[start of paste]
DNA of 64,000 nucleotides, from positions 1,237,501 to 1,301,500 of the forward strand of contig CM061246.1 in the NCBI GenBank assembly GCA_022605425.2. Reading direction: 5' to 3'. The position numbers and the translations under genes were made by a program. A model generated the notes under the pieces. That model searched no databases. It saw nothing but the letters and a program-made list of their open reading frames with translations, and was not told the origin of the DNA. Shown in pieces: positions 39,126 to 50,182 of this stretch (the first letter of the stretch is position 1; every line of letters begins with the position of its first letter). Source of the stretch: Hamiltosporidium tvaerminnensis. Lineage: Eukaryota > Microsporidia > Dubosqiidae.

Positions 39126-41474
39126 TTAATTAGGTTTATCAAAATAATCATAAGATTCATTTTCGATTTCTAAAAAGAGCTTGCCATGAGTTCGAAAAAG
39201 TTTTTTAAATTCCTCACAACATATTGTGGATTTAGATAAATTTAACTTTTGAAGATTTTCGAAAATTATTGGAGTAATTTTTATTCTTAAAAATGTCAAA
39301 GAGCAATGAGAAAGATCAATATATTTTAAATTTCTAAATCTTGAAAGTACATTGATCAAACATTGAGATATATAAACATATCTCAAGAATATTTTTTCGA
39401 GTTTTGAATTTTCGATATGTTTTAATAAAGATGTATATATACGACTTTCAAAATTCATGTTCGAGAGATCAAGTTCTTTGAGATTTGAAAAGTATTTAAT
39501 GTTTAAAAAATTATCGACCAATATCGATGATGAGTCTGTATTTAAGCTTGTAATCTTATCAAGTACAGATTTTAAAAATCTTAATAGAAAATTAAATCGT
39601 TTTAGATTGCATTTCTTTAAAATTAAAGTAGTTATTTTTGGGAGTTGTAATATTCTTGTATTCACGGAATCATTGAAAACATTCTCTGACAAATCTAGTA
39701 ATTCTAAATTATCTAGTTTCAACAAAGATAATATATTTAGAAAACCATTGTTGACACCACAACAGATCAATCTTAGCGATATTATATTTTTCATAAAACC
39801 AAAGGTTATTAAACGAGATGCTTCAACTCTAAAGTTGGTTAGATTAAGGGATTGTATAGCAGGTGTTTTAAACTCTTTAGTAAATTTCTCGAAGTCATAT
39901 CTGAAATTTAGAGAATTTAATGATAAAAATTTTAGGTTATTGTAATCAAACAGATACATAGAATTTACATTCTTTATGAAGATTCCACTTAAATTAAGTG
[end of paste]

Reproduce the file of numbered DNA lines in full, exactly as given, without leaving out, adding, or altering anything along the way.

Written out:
DNA of 64,000 nucleotides, from positions 1,237,501 to 1,301,500 of the forward strand of contig CM061246.1 in the NCBI GenBank assembly GCA_022605425.2. Reading direction: 5' to 3'. The position numbers and the translations under genes were made by a program. A model generated the notes under the pieces. That model searched no databases. It saw nothing but the letters and a program-made list of their open reading frames with translations, and was not told the origin of the DNA. Shown in pieces: positions 39,126 to 50,182 of this stretch (the first letter of the stretch is position 1; every line of letters begins with the position of its first letter). Source of the stretch: Hamiltosporidium tvaerminnensis. Lineage: Eukaryota > Microsporidia > Dubosqiidae.

Positions 39126-41474
39126 TTAATTAGGTTTATCAAAATAATCATAAGATTCATTTTCGATTTCTAAAAAGAGCTTGCCATGAGTTCGAAAAAG
39201 TTTTTTAAATTCCTCACAACATATTGTGGATTTAGATAAATTTAACTTTTGAAGATTTTCGAAAATTATTGGAGTAATTTTTATTCTTAAAAATGTCAAA
39301 GAGCAATGAGAAAGATCAATATATTTTAAATTTCTAAATCTTGAAAGTACATTGATCAAACATTGAGATATATAAACATATCTCAAGAATATTTTTTCGA
39401 GTTTTGAATTTTCGATATGTTTTAATAAAGATGTATATATACGACTTTCAAAATTCATGTTCGAGAGATCAAGTTCTTTGAGATTTGAAAAGTATTTAAT
39501 GTTTAAAAAATTATCGACCAATATCGATGATGAGTCTGTATTTAAGCTTGTAATCTTATCAAGTACAGATTTTAAAAATCTTAATAGAAAATTAAATCGT
39601 TTTAGATTGCATTTCTTTAAAATTAAAGTAGTTATTTTTGGGAGTTGTAATATTCTTGTATTCACGGAATCATTGAAAACATTCTCTGACAAATCTAGTA
39701 ATTCTAAATTATCTAGTTTCAACAAAGATAATATATTTAGAAAACCATTGTTGACACCACAACAGATCAATCTTAGCGATATTATATTTTTCATAAAACC
39801 AAAGGTTATTAAACGAGATGCTTCAACTCTAAAGTTGGTTAGATTAAGGGATTGTATAGCAGGTGTTTTAAACTCTTTAGTAAATTTCTCGAAGTCATAT
39901 CTGAAATTTAGAGAATTTAATGATAAAAATTTTAGGTTATTGTAATCAAACAGATACATAGAATTTACATTCTTTATGAAGATTCCACTTAAATTAAGTG